SQL Server has many facets and behaviors that are often misunderstood and do not always work quite as we may have expected. At first you may believe that you understand the mechanics, only to realize after a little bit of delving deeper that your comprehension was wrong.
SQL Server Lock Escalation is one of these commonly misunderstood topics, and most recently after doing a little investigation into a few subjects related to escalation I was shocked and surprised in equal measure to find that things were not working quite as I expected.
As most of you will know, the reason SQL Server has an escalation mechanism is to provide a balance between concurrency and efficiency. On 64-bit SQL Server, since each lock consumes 128 bytes of memory and lock owner block (process holding the lock) consumes 64 bytes of memory, locking can start to consume an awful lot of memory and have an impact on system performance if escalation did not exist.
By default, there are really two reasons why escalation will occur:
- A result of too many locks taken out on a resource by a statement (the ball-park figure is just over 5000).
- The second is due to the amount of lock memory consumption (roughly just over 40% of the current SQL Server working set).
So let us assume that we have a transaction where we are making updates to many rows in a table.
BEGIN TRAN UPDATE database1.dbo.table1 SET C2=1 WHERE C1 < 1000;
So now what happens if you run the following statement inside the same transaction:
UPDATE database1.dbo.table1 SET C2=1 WHERE C1 >= 1000 AND C1 = 2000 AND C1 = 3000 AND C1 = 4000 AND C1 = 5000 AND C1 < 6000;
Just looking at the whole transaction statement you would assume that since around 6000 locks are being taken on the same resource we would get escalation occurring. Let's take a look:
As you can seem, escalation hasn’t happened. This can however be explained by the statement I made earlier, that escalation will occur if the threshold is exceeded for a single statement on a single resource. I have performed tests and found that there does not appear to be any upper limited on the number of locks you can take on a single resource as long as each statement does not break the threshold and the memory threshold is not broken.
So now let us try to get escalation occurring. We shall first execute the following in the same transaction:
UPDATE database1.dbo.table1 SET C2=1 WHERE C1 = 6000 AND C1 < 12000;
This time escalation of all the Exclusive key locks and Intent-Exclusive page locks have been successfully escalated to a single object level Exclusive lock as expected.
When I first saw this escalation behavior I was of the opinion that it was indeed a bug that I had uncovered. Over time and reflection I believe that it is not so much a bug as it is an oddity. The stated behavior of SQL Server to escalate due to the number of locks on the same resource by the same statement is being adhered to, although as I pointed out, if the locks have already been acquired, then these do not count towards the final threshold evaluation.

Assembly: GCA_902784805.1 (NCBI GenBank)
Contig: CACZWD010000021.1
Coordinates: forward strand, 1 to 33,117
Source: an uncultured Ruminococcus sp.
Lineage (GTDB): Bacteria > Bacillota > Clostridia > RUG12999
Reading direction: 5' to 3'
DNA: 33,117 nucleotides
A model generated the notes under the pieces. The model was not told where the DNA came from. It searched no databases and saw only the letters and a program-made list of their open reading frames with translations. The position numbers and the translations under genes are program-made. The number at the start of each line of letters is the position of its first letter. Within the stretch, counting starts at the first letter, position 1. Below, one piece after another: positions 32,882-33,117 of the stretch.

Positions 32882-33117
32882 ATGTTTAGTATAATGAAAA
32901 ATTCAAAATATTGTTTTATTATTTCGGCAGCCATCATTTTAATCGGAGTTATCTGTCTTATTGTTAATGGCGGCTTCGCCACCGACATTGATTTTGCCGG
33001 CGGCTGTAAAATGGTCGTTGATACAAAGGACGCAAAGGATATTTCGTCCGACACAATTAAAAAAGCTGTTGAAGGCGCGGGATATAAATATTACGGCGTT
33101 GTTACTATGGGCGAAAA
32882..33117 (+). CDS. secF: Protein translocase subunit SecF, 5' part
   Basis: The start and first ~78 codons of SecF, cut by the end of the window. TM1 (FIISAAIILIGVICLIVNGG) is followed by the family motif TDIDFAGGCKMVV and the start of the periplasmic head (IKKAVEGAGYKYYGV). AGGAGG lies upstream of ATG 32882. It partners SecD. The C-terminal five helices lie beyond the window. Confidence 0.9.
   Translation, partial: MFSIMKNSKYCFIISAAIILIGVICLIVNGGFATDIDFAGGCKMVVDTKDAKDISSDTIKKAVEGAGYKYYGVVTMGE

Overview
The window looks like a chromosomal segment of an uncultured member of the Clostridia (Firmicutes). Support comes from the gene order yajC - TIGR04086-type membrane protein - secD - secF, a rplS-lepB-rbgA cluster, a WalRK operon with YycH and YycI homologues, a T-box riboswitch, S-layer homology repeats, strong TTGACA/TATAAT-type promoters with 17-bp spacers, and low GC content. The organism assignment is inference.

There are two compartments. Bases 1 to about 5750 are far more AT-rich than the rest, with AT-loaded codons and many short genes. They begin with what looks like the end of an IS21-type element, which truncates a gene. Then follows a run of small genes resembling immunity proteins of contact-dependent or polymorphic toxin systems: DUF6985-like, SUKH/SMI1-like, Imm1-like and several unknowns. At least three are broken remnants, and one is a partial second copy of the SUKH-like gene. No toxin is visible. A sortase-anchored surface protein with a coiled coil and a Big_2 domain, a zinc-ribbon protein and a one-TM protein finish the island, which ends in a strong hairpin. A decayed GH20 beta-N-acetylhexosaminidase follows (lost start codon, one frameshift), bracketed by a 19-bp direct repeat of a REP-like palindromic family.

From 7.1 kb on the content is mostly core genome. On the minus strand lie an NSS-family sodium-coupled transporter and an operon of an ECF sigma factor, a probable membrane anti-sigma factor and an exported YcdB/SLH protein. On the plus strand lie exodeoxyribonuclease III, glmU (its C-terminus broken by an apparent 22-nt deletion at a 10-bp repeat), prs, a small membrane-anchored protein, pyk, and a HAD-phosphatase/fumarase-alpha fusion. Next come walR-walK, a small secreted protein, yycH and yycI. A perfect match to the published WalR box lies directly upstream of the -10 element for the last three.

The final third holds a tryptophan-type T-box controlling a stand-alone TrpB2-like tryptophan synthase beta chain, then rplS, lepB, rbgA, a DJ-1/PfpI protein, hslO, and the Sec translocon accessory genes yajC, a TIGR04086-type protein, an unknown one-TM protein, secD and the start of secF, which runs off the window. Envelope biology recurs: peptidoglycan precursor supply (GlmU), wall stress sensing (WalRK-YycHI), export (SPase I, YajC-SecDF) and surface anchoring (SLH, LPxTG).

You could argue that perhaps SQL Server should have an optimization to cumulatively add the total number of locks owned by a SPID on a resource and compare this figure against the threshold limit, but I assume the Database Engine team must have ruled that out for concurrency optimization.
Can you use this oddity in a useful way? Perhaps…
Lets assume you need to perform a large data set change on a very large table or partition which is highly active. The data must be changed and performed whilst your environment is live, but you wish to minimize the impact to the table’s concurrency. (I should also add here as an aside that escalation is not guaranteed if incompatible locks exist when it is attempted, but do you really want to run the risk that it could happen in this proposed scenario?)
Your first thought may be to change the data in batches, but perhaps you require that the whole operation is transitionally consistent? All of the dataset is updated OR it is not.
In this situation you could break down the updates into logical statement batches, ensuring that the number of locks taken by each does not cross the threshold. These statements can then be run inside an explicit transaction and escalation will not occur (or be attempted) due to thresholds not being crossed. Therefore you will only lose concurrency to those rows themselves and not require or attempt exclusive partition or object locks. And whilst it is possible to turn off escalation completely due to the number of locks (TF1224) or on the specific table itself (as of SQL 2008), this is not always possible or desirable in certain environments and this method could prove to be a far more satisfactory way around the problem.
One Final Note
Hopefully this post has demonstrated that SQL Server mechanisms do not always work the way you expect (or have read in a book). With a little bit of testing and observation, it is usually possible to understand what is really going on. So don’t delay and dive into your test environment!